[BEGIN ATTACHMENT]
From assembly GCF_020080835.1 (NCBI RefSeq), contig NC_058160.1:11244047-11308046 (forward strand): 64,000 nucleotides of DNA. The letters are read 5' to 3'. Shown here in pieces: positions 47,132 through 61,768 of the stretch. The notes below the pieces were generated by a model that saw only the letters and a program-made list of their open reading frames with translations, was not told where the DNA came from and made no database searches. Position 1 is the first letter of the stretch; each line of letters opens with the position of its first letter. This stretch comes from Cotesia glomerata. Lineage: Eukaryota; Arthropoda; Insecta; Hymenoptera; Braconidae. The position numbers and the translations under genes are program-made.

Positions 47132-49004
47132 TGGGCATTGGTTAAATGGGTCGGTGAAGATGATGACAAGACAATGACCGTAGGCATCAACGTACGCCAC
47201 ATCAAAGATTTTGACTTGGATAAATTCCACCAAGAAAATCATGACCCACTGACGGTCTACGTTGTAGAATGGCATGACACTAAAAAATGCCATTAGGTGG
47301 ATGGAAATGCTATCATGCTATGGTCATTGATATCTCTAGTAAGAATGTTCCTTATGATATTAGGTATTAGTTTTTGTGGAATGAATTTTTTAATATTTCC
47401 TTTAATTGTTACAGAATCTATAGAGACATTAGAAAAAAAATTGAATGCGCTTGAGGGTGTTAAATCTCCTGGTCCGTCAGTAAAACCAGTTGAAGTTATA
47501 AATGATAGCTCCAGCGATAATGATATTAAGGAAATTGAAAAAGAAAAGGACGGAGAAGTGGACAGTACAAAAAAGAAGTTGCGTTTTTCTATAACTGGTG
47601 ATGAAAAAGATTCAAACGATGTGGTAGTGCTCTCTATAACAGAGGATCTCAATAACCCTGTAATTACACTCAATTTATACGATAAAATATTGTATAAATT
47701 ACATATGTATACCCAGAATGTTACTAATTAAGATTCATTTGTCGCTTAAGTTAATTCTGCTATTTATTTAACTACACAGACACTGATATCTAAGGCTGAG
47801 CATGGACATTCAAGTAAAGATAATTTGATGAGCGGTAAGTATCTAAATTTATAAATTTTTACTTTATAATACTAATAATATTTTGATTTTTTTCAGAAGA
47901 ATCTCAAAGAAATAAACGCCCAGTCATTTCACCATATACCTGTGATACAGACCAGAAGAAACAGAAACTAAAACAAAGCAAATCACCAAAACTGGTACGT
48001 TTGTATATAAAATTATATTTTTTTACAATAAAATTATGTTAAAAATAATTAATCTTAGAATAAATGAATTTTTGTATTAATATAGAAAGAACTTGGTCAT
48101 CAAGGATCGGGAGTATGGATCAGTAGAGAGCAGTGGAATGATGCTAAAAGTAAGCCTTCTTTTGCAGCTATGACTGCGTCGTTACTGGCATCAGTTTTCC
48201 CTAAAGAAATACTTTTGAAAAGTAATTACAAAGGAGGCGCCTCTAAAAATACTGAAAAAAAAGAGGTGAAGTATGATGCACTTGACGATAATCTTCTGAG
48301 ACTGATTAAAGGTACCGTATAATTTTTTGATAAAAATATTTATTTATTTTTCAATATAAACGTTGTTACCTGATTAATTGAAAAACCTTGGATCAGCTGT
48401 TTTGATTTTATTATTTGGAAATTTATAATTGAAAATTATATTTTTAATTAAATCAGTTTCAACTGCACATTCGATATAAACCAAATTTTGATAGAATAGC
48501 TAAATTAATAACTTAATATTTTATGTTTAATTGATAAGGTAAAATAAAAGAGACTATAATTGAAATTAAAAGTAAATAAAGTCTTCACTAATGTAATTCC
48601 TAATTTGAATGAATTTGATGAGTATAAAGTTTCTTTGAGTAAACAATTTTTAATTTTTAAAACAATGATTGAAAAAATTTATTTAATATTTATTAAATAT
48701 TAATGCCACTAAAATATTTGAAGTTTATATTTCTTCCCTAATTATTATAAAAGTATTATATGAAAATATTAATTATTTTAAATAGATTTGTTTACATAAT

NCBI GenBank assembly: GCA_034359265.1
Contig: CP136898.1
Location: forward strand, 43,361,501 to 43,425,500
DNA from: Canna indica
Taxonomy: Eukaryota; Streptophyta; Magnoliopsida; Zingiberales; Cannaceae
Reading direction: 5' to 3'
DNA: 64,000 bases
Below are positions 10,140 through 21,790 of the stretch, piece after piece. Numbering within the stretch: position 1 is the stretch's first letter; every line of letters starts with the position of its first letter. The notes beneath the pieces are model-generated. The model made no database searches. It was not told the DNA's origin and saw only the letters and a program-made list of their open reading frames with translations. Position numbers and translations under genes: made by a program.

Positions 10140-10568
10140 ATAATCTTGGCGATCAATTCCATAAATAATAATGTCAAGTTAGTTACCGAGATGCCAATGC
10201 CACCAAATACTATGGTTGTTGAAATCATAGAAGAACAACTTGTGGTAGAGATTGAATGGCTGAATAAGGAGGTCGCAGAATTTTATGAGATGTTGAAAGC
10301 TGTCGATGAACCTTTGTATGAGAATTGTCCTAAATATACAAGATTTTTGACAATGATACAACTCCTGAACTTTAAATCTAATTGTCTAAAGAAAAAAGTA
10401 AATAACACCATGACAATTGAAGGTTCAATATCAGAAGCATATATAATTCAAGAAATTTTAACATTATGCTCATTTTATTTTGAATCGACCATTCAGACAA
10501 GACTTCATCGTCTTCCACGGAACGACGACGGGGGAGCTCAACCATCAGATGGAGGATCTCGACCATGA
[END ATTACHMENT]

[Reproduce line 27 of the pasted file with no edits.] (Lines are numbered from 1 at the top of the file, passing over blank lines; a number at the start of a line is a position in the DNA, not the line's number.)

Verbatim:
Below are positions 10,140 through 21,790 of the stretch, piece after piece. Numbering within the stretch: position 1 is the stretch's first letter; every line of letters starts with the position of its first letter. The notes beneath the pieces are model-generated. The model made no database searches. It was not told the DNA's origin and saw only the letters and a program-made list of their open reading frames with translations. Position numbers and translations under genes: made by a program.